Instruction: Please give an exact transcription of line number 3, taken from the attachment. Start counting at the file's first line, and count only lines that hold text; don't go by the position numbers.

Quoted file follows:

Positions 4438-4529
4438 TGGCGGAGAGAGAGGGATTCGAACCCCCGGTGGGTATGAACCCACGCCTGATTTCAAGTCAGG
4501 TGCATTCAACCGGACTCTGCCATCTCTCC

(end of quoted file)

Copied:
4501 TGCATTCAACCGGACTCTGCCATCTCTCC